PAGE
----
tehfire wrote:I've only dry-shifted my Kawi once, and that was on accident (I think from 3rd to 4th or something like that) and I was really surprised at how smooth the transition was. Either than transmission is amazing or I got really lucky. Is there any real advantage (or damage) to dry-shifting a bike?
Nothing substantial, I guess, just you do not need to press clutch, good for lazy guys like me. In theory you should be able to extend the life of the clutch, but if you use your clutch properly, clutch pretty much lasts life of the vehicle. Many people ride on the clutch, and thats why clucth worns out quickly.
In general bikes have multi-plate wet clutches vs big dry single plate clutch in cars and trucks. The multi-plate wet clutch( it is immersed in oil in the gearbox) typically can take more abuse than dry single plate clutch. I heard quite few times on cartalk about people who burned clutch in 100 miles( that is right 100 miles) in a car. That's highly unlikely( almost impossible) in the case of bike( ofcourse with multi-plate wet) in 100 miles.
Anyways irrespective of whether you use clucth or not, it is always good for the tranmission to match the engine and tranmission speeds for that gear, for both upshifting, and down shifting.
BTW, I never had to replace clutch or clutch plates in any of vehicles I used/owned. But now, there is no need to, as pretty much every one in US uses auto. If not for you, you need to have it with autotranmission for wife.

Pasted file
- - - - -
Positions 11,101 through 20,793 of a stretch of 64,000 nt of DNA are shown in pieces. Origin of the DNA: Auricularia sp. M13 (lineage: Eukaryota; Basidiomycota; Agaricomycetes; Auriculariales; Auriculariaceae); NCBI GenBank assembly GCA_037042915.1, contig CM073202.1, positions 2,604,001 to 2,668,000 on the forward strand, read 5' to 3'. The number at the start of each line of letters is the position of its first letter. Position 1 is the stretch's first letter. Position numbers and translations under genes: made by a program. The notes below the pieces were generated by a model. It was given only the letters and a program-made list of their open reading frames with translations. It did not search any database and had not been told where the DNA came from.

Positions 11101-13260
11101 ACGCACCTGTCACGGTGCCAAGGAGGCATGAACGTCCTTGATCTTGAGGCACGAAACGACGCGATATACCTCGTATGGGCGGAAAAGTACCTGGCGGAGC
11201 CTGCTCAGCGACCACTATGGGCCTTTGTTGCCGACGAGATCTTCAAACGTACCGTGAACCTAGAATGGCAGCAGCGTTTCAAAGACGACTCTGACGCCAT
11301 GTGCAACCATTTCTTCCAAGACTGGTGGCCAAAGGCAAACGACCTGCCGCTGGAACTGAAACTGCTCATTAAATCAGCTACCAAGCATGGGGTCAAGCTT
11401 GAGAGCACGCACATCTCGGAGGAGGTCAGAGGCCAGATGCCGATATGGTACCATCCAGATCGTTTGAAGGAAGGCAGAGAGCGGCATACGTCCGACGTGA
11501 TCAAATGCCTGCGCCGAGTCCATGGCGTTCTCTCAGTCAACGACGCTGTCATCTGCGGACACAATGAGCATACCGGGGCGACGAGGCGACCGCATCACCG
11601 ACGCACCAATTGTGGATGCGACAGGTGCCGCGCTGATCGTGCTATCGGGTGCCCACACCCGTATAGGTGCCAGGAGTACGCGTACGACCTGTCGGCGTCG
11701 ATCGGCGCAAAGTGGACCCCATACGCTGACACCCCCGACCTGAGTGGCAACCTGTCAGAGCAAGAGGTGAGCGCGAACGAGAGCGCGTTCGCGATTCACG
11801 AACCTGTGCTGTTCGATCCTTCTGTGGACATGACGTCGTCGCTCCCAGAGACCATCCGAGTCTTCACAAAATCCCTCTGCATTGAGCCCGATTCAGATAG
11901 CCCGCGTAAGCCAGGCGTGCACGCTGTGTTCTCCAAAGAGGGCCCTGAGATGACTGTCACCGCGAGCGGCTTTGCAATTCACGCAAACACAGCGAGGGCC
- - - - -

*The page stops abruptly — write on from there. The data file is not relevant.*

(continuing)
EDIT: I forgot to mention, unlike cars, Bike transmission gearshift pattern is sequential. That means to go to 5th gear you need to go thru 2-3-4 etc, and there is no neutral in-between(unless there is some false neutral), so it is not as easy car to do a clutch-less shift. Typically many bikes have neutral between 1st and 2nd ( or even before 1st gear), so it is easy to do it for the 2nd gear, but remaining gears you need lot of practice to shift smoothly( make sure no torque transmitted while shifting).
Ofcourse there are some exception, where few old bikes( may be some new) used to have universal neutral, so you can bring to neutral from any gear and shift to any gear directly. Some have 2 neutrals( between 1 -2 and 3-4). So you better be careful with bikes as you do not get a chance to match the engine and tranmission speeds.